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RE: For review: Character encodings in HTML and CSS

From: Richard Ishida <ishida@w3.org>
Date: Wed, 10 Feb 2010 20:13:53 -0000
To: "'John Cowan'" <cowan@ccil.org>
Cc: <www-international@w3.org>
Message-ID: <000001caaa8d$9286d120$b7947360$@org>
Thanks for the comments, John.

> -----Original Message-----
> From: John Cowan [mailto:cowan@ccil.org]
> Sent: 09 February 2010 21:46
> To: Richard Ishida
> Cc: www-international@w3.org
> Subject: Re: For review: Character encodings in HTML and CSS
> Richard Ishida scripsit:
> > Comments are being sought on this article prior to final release.
> Please
> > send any comments to this list (www-international@w3.org). We expect
> > to publish a final version in one to two weeks.
> I'd avoid the term "character set" altogether in favor of "character
> repertoire".

I was tempted, but I wanted to use 'character set' to encourage better
understanding of what the term really means.

> I'd add that character encodings are sometimes called "charsets".


> Unfortunately we are stuck with the SGML term "document character set",
> though "document coded character set" would be more correct.
> You could add that coded character sets are sometimes called "code
> pages".


> Since this is a tutorial, I would leave out UTF-32 altogether.
> Nobody uses UTF-32 on the web.

I think I only mention it in passing.

> Third graf of "The Document Character Set": for "and a subset" read
> "and represents a subset".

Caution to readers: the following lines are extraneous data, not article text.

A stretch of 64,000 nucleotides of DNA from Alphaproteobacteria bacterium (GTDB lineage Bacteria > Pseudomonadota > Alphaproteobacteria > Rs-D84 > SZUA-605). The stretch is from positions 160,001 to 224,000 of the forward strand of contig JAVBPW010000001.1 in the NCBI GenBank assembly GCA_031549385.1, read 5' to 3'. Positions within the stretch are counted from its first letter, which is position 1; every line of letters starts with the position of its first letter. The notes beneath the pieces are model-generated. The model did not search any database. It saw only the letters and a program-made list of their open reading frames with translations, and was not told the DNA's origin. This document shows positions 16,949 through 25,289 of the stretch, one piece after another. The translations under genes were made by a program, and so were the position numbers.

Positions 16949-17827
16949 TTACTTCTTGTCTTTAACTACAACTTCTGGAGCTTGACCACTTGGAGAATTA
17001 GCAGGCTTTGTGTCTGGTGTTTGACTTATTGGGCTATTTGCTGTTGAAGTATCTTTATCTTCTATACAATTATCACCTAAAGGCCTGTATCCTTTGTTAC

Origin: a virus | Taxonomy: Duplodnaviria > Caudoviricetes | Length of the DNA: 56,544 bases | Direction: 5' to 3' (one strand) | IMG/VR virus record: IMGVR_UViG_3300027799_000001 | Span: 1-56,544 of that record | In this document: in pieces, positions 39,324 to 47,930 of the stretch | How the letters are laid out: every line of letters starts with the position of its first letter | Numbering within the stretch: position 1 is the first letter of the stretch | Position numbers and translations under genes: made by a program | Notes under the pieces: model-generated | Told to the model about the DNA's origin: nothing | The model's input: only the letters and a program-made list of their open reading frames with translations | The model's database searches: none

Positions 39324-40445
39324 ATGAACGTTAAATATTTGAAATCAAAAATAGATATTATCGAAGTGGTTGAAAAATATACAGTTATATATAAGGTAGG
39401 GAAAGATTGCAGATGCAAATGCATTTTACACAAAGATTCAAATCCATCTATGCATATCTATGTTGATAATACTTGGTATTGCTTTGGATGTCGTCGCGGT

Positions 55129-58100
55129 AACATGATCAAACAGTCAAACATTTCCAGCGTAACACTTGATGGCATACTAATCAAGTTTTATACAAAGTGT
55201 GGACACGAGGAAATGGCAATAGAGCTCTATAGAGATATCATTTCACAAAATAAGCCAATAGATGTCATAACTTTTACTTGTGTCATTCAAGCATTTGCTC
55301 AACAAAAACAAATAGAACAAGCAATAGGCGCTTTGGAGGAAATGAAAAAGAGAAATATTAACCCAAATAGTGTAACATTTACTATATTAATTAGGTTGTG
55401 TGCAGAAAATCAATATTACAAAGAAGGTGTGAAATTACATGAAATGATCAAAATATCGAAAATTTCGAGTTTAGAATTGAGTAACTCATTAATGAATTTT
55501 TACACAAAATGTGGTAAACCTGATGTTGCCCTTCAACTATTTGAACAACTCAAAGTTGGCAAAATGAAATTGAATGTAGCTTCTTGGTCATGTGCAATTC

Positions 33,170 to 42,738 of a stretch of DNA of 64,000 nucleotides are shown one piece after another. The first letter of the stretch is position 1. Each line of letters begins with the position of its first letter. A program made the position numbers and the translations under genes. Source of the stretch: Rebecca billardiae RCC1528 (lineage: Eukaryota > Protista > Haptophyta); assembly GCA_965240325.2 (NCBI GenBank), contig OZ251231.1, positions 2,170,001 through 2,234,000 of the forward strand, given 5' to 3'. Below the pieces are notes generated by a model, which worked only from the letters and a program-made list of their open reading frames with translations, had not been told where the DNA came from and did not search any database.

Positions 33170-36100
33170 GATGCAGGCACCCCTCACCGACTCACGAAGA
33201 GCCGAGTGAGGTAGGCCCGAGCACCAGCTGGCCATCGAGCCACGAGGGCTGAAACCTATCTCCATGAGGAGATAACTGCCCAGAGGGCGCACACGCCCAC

> In the first sentence of "Character escapes", for "an way" read "a way",
> for "the the" read "the", and omit the comma.  In the second graf,
> for "representing" read "directly representing".  In the third graf,
> add comma after "then", or else remove comma after "CSS" (either is
> fine).


> For "ie." read "i.e.", and for "eg." read "e.g." throughout.

ie. and eg. are my preferred style.  It's enough that I have to use American
spelling ;-)

> In "Consider using a Unicode encoding", note that plain ASCII files are
> already UTF-8.


> "You may not have set the declarations that come with the HTTP header"
> doesn't make sense to me.

Changed to "You may not have control over the declarations ...

> In "Character encoding names", per above, for "not the character sets"
> read "not the character repertoires or coded character sets".
> For "MIME type" read "media type", or on the first use "MIME media
> type".

Done at the point where it is defined.

> For "as if it was HTML" read "as HTML".


> For "W3C standards interpretation" read "interpretation according to
> W3 standards", to avoid the misreading "W3C standard interpretation"
> (meaning the standard interpretation of the W3C, whatever that is).


> For "you get quirks" read "you get quirks mode".


> For "a small number of encodings" read "a few encodings".


> In "The XML declaration", note that if anything (even whitespace)
> precedes the XML declaration, it will not be recognized as such.
> I don't know what "(or XML protocol") means; is that an error for "(or
> XML processing instruction)"?  In any case, it should be left out.
> "XML declaration" is the only standardized , and XML declarations are
> not processing instructions in XML.
> In the first graf of "The HTML5 meta charset element", omit the comma.
> Given the constraints on the charset attribute of a/link/script, I'd
> leave it out of a tutorial altogether.

I was tempted, but I've been asked about it,  so I felt it needed to be
there (albeit briefly).

> I'd warn against character entity references in XHTML at all.  They are
> not interoperable.

I do have a two paragraph subsection specifically related to that.


> --
> John Cowan   cowan@ccil.org   http://ccil.org/~cowan
> I must confess that I have very little notion of what [s. 4 of the
> British
> Trade Marks Act, 1938] is intended to convey, and particularly the
> sentence
> of 253 words, as I make them, which constitutes sub-section 1.  I doubt
> if
> the entire statute book could be successfully searched for a sentence
> of
> equal length which is of more fuliginous obscurity. --MacKinnon LJ,
> 1940
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Received on Wednesday, 10 February 2010 20:14:25 UTC

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